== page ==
Oh, hark, the BBC isn’t losing its religion, but finding even more…

ARE there any more disturbing words in the English language than: “And now Anne Atkins with Thought for the Day”?

The broadcaster, novelist and all-round annoying person always sets me muttering; but, then, perhaps Anne would chunter if I presented an atheist slot on BBC Radio 4’s Today programme.

It takes all sorts, and some will be religious sorts with thoughts.

To analyse my Anne-phobia, what irks, I think, is her middle-England condescension wrapped around a sermon. Then again, perhaps I’m a middle-England person too,only without the religion.

These thoughts arise because the BBC has announced this morning that it is to increase its religious coverage to better represent all faiths. Thought for the Day is safe and Anne Aktins can continue to be an ecclesiastical irritant for as long as she wishes. This won’t please John Humphrys. The veteran Today presenter and general grouch said in October that the slot was “deeply, deeply boring often” and should be dropped.

He added that it was odd to broadcast “three minutes of uninterrupted religion” when “more than half our population have no religion at all”.

Well, yes, John, this man who ticks no religious boxes often feel irritated by Thought for the Day, especially when Anne mounts the radio pulpit. Yet in a sense my intolerance worries me, as if you try to be a tolerant person, you should tolerate religion, too.

Just now on the radio, the BBC was reporting on itself, as it does, explaining that the BBC newsroom’s global religious affairs team will be expanded, and Thought for the Day will be more closely linked to news items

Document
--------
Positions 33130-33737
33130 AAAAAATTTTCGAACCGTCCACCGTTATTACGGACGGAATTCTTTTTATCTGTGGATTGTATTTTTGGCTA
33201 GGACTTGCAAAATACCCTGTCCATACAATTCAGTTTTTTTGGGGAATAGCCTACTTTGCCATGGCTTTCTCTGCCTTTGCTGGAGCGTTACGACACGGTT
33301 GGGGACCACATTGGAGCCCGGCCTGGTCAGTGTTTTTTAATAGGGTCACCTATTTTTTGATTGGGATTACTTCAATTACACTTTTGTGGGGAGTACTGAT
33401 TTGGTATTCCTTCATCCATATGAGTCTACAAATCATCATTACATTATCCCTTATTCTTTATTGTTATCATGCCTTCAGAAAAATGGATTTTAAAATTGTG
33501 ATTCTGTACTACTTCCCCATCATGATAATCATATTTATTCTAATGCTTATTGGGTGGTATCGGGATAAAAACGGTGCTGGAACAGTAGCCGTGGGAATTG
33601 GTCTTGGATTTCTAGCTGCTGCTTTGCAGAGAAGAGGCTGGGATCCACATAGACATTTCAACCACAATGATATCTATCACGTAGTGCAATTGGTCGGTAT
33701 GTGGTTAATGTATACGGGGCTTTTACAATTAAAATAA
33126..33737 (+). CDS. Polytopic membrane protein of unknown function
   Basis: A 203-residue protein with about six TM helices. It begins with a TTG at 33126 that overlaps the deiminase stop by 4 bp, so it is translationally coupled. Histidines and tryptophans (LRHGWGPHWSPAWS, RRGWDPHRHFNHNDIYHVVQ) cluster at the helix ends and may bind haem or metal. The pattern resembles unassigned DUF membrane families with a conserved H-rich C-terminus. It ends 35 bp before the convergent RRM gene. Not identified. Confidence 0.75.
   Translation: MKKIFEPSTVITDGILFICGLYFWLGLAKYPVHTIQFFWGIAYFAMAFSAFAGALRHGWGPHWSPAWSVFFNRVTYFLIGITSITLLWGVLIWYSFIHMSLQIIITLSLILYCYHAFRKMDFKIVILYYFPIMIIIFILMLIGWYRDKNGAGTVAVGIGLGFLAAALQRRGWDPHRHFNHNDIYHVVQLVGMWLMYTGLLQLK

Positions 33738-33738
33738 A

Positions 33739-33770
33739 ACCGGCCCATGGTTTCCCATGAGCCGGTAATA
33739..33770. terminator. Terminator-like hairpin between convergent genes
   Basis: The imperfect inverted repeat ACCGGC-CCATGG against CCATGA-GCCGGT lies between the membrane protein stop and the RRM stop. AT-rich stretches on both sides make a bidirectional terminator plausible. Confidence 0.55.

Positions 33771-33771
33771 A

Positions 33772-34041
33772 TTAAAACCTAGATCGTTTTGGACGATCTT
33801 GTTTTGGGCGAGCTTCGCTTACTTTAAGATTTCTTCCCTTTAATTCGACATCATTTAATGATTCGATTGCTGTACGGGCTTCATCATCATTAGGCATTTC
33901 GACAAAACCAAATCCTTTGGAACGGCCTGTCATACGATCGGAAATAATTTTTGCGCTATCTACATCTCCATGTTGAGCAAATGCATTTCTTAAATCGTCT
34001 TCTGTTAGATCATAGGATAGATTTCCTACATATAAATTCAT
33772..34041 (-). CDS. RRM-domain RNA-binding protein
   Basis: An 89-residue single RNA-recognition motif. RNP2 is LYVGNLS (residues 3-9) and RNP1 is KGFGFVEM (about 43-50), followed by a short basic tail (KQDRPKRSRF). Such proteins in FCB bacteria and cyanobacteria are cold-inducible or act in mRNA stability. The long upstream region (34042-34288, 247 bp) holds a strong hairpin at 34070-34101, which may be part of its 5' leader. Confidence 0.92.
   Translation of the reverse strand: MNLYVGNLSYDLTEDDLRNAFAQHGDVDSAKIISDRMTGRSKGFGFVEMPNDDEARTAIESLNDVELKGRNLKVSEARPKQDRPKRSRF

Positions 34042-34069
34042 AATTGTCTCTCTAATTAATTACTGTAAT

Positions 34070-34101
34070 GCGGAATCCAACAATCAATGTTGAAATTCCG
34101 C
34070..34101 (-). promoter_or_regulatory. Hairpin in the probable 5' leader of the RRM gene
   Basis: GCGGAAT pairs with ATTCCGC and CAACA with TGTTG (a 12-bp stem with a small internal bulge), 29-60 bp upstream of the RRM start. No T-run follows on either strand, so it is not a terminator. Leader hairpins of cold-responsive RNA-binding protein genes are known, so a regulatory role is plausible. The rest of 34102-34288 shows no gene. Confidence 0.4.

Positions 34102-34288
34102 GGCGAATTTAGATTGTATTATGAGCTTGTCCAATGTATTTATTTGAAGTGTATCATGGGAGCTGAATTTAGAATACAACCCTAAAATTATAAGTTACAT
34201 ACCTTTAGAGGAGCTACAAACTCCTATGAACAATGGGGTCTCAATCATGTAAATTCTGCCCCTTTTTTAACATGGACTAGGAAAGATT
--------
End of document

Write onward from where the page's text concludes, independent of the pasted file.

These proposals follow a new set or rules from Ofcom which told the broadcaster to have more religious programmes on BBC One and BBC Two. And the Corporation has now said it will, according to the Guardian, use “popular programmes such The One Show to celebrate Hindu, Muslim, Sikh and Jewish holy days”.

I do have a problem here – with the idea that The One Show is a popular programme. The signature tune for that show sends me to the off button more quickly than the words: “And now Anne Atkins with Thought for the Day.”

So, if there is to be more religion on The One Show, it won’t disturb this not-watching one.

The Today programme reporter tasked with reporting on his employer used the throwaway line: “One in four people believe in angels.” This does, of course, suggest that three in four don’t, but never mind. Angels are a wonder of religion iconography and I don’t mind believing in them myself, but only as an idea or a character from a story, an image too enduring to shake off.

But do I believe they exist? Ahem, no. That would be silly. Yet according to an AP/GFK poll in 2011, more than three out of four Americans believes angels literally exist – while only 40 per cent believe climate change is happening and that it is caused by man (and not, say, angels). More Americans believe in angels than in climate change – oh, great. Then again, a surprising number of Americans believe in Donald Trump.

To return to my starting point, do we need more religion on the BBC? No for this listener/viewer, although programmes and items that explore religion in a critical context may be welcome. Let’s just keep the preaching to a minimum, please. And acknowledge the harm as well as the good that religion can do and has done.

And that is my Thought for the Day done with.

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